Superficial fibromatoses are genetically distinct from deep fibromatoses

E. Montgomery, J. H. Lee, S. C. Abraham, T. T. Wu

Research output: Contribution to journalArticlepeer-review

72 Scopus citations


Whereas deep fibromatoses (abdominal, extra-abdominal, mesenteric) display locally aggressive behavior, superficial fibromatoses typically remain small and less likely to recur despite essentially identical morphology. Somatic β-catenin or APC gene mutations have been reported in ≤74% of sporadic deep fibromatoses and in virtually 100% of Gardner syndrome-associated fibromatoses, whereas genetic events in superficial fibromatoses remain less well characterized. We performed immunohistochemical staining for β-catenin on 29 superficial fibromatoses (22 palmar, 5 plantar, 1 penile, and 1 infantile digital fibromatosis) and 5 deep fibromatoses. Mutations of β-catenin and APC genes were analyzed in cases of superficial fibromatoses by direct DNA sequencing of the β-catenin gene on Exon 3 encompassing the GSK-3 36 phosphorylation region and of the APC gene on the mutation cluster region. Nuclear accumulation of β-catenin was present in 86% (25/29) of superficial fibromatosis cases ranging from 5 to 100% of nuclei (mean, 13%; median, 10%), though in a minority of nuclei in most examples. Deep fibromatoses had 60 to 100% nuclear staining in all five cases. No somatic mutations of β-catenin or APC genes were identified in any of the superficial fibromatoses. In contrast to deep fibromatoses, superficial fibromatoses lack β-catenin and APC gene mutations; the significance of focal nuclear β-catenin accumulation is unclear. This difference may account inpart for their divergent clinical manifestations despite their morphologic resemblance to deep fibromatoses.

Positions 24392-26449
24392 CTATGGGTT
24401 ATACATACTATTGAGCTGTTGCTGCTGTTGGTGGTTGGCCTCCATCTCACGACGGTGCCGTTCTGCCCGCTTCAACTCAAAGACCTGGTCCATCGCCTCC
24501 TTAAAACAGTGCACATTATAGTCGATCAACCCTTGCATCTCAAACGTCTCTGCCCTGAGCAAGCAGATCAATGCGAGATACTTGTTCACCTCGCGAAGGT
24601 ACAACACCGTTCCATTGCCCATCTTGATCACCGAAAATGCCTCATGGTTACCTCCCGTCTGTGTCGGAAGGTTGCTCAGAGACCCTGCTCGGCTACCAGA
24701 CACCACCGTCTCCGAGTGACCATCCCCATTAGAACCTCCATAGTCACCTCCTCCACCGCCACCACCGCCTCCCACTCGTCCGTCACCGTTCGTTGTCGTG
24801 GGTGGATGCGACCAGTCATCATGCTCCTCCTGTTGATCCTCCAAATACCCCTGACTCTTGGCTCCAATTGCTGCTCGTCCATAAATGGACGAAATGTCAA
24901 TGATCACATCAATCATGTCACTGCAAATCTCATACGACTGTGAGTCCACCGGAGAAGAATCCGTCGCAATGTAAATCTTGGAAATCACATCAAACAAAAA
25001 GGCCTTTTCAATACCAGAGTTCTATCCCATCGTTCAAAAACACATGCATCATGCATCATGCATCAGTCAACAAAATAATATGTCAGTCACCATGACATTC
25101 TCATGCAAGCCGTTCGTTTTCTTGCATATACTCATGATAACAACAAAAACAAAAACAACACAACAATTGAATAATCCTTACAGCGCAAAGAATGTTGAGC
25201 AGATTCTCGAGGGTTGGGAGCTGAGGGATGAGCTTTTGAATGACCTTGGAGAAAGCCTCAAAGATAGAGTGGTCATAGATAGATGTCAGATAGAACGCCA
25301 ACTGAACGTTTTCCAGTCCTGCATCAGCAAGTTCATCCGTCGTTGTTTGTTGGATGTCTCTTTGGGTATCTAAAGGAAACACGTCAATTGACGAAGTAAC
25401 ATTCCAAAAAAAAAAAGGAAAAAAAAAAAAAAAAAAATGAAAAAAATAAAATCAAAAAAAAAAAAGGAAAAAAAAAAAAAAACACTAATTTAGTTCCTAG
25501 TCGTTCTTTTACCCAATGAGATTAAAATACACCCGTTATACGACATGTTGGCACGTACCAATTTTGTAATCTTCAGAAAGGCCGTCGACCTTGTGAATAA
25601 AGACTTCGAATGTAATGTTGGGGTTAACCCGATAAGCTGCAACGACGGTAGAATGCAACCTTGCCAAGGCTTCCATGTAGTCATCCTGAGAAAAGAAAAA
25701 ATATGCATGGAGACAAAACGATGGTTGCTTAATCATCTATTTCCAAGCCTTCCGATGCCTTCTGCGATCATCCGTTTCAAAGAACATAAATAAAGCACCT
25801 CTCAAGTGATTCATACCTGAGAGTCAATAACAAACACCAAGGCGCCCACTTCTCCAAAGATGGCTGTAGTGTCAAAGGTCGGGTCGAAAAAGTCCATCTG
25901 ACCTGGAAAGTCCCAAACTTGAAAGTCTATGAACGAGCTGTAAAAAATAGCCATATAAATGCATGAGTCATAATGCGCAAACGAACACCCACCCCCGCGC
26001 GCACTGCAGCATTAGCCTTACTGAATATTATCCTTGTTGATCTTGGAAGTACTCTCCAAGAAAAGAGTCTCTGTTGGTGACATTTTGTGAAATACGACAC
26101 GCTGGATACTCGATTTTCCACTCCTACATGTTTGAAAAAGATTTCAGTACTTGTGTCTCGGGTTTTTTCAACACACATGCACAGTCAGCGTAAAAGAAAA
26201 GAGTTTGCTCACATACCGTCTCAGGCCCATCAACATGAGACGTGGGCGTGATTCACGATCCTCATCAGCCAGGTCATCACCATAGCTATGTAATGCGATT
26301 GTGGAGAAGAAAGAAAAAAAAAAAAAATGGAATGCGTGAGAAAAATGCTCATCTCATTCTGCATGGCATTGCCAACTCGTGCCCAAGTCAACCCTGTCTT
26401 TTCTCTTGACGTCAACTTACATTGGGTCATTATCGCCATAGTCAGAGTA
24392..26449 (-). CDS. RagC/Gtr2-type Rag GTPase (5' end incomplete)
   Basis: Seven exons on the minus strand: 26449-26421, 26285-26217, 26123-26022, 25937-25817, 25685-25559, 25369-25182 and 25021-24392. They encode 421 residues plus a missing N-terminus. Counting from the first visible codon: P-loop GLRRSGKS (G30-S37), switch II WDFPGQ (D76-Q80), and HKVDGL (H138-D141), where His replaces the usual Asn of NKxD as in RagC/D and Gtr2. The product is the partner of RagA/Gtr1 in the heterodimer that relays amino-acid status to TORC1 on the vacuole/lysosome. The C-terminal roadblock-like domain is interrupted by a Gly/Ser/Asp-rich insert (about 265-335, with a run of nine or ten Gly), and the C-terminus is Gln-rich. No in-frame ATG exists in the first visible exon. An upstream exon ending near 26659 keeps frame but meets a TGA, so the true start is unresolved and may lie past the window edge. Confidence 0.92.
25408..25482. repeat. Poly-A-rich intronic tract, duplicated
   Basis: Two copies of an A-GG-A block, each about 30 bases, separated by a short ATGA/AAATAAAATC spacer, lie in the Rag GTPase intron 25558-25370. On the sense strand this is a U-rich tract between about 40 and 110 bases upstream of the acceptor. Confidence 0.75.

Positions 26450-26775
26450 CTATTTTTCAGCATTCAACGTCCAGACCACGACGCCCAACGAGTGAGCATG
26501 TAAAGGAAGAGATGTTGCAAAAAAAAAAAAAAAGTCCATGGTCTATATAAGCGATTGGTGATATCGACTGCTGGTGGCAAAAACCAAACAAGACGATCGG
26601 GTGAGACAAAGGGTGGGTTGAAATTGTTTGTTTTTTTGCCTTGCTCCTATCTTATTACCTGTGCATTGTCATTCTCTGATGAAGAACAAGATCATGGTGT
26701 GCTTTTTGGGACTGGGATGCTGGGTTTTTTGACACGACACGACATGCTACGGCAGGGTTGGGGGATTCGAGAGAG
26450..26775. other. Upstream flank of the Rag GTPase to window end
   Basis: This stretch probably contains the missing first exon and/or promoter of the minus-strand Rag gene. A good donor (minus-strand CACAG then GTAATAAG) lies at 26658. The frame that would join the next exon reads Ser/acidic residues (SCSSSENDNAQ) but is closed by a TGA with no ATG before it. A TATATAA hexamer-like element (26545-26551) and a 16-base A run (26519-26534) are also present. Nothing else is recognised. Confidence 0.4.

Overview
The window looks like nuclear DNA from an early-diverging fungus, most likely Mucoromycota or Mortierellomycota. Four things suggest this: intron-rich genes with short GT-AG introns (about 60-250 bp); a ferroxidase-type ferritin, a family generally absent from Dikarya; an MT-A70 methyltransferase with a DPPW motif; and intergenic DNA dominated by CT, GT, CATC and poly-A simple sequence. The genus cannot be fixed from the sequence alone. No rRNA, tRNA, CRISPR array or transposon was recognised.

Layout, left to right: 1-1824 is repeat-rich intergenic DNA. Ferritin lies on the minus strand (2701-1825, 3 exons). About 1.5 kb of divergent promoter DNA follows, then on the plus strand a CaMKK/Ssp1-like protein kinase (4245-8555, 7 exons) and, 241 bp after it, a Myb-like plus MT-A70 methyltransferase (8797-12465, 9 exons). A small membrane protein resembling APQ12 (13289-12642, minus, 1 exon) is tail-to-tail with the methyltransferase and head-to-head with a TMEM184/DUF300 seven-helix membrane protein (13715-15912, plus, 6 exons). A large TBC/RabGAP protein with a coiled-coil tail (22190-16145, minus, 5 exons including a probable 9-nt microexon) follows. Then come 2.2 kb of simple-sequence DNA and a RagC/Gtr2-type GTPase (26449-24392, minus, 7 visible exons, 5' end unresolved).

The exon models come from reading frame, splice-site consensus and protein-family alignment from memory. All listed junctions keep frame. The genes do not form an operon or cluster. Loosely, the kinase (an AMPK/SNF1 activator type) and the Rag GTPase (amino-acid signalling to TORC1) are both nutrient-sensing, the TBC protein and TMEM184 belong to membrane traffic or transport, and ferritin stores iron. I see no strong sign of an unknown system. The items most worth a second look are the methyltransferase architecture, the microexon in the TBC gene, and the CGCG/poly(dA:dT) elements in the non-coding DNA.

Original languageEnglish (US)
Pages (from-to)695-701
Number of pages7
JournalModern Pathology
Issue number7
StatePublished - 2001


  • APC gene
  • Desmoid tumor
  • Dupuytren's contracture
  • Fibromatosis
  • Gardner's syndrome
  • β-catenin gene

ASJC Scopus subject areas

  • Pathology and Forensic Medicine


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